Early Medieval Economy 8th – 13th Century
- The early medieval period in Indian history marks the growth of cultivation and organisation of land relations through land grants.
- These grants began around the beginning of Christian era and covered practically the entire subcontinent by the end of the 12th century
- In the early medieval period agricultural expansion meant a greater and more regular use of advanced agricultural techniques, plough cultivation and irrigation technology
- Institutional management of agricultural processes, control of means of production and new relations of production also played an important role in this expansion
- With this expansion, new type of social tensions also emerged. Commercial activities in agricultural and non-agricultural commodities increased.
- Began with the establishment of “Brahmadeya” and “Agrahara” settlements through land grants to Brahmanas @ 4th century
- The early Pali texts of the pre-Maurya period refer to the villages granted to the Brahmanas by the rulers of Kosala and Magadha. A term used for such grants was “Brahamdeya“.
- The centuries between the 8th and 12th witnessed the processes of this expansion and the culmination of an agrarian organisation based on land grants to religious and secular beneficiaries, i.e. Brahmanas, temples and officers of the King’s government
- The practice of making land grants to the Brahmanas was a custom, sanctified by the injunctions laid down in the Dharmashashtras, Epics and Puranas.
- The Anusasana Parva of the Mahabharata devotes a whole chapter to the praise of making gifts of land (Bhumidanaprasamsa).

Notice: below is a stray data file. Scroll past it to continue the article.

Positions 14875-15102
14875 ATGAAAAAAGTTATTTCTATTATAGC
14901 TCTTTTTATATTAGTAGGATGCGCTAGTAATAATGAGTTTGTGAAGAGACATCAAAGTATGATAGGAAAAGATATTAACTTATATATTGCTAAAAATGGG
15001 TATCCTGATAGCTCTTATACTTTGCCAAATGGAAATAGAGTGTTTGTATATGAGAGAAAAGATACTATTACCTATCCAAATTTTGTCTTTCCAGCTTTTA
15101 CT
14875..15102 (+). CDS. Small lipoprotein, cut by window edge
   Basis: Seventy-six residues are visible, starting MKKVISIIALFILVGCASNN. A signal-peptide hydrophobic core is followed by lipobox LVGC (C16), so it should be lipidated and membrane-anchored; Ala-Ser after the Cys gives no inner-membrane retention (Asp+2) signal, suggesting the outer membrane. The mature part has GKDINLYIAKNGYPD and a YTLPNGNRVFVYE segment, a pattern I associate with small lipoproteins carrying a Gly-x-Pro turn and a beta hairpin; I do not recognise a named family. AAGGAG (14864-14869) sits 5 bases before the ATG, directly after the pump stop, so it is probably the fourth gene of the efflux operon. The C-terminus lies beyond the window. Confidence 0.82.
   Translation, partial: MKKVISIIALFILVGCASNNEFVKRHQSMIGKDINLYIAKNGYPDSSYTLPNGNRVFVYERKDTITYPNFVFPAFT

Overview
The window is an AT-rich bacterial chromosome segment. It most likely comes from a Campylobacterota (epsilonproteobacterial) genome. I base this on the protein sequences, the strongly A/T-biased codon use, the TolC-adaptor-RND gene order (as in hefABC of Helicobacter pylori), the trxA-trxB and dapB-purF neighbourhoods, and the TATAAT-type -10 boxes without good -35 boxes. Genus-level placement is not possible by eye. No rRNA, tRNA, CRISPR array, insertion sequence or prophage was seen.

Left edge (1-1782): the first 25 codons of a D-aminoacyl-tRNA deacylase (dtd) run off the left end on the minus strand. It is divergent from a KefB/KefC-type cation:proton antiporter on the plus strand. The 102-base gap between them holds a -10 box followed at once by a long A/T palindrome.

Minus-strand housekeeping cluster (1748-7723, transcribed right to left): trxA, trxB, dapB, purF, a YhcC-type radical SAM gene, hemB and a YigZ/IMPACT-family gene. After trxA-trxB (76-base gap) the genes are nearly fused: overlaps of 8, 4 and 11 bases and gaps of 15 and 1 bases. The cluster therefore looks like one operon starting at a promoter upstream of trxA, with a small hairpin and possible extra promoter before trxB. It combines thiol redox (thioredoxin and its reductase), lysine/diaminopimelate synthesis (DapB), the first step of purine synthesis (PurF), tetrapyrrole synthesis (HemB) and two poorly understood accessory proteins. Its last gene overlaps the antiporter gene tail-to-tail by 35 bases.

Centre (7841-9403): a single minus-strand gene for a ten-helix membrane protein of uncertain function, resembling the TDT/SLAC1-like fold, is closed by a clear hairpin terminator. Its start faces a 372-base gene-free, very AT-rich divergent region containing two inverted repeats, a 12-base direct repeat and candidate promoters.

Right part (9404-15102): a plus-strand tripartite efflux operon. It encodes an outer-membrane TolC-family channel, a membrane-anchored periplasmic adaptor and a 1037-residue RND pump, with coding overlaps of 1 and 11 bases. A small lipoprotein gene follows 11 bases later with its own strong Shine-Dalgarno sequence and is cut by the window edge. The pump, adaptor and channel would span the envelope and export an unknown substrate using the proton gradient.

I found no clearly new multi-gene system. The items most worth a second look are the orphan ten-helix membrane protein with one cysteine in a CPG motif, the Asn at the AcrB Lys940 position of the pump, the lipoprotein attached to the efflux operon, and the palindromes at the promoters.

Geographical and Chronological Patterns :
- Cultivation was extended not only to the virgin lands but even by clearing forest areas. This was a continuous process and a major feature of early medieval agricultural economy.
- Land grants started in outlying, backward and tribal areas first and later gradually extended to the Ganga valley, which was the hub of the brahmanical culture.
- In the backward and aboriginal tracts , Brahmanas could spread new methods of cultivation by regulating agricultural processes through specialised knowledge of the seasons (astronomy), plough, irrigation, etc., as well as by protecting the cattle wealth
- Land grants were also made in areas of settled agriculture as well as in other ecological zones, especially for purposes of integrating them into a new economic order.
Chronological appearance of the land grant system shows the following pattern:
- 4th – 5th centuries : spread over a good part of central India (MP,Chattisgarh), northern Deccan (Western Maharashtra) and Andhra,
- 5th – 7th centuries : eastern India (Bengal and Orissa), beginnings in Western India (Gujarat and Rajasthan)
- 7th and 8th centuries: Tamil Nadu and Karnataka
- 9th century : Kerala
- End of 12th century : almost the entire sub-continent with the possible exception of Punjab
- Ideas relating to the gift of land emphasize the importance of dana or gift.
- The idea of dana or gift to Brahmanas was developed by Brahmanical texts as the surest means of acquiring merit (punya) and destroying sin (pataka).
- It appears to be a conscious and systematic attempt to provide means of subsistence to the Brahmana.
- Grants of cultivable land to them and registration of gifts of land on copper plates are recommended by all the Smritis and Puranas of the post-Gupta centuries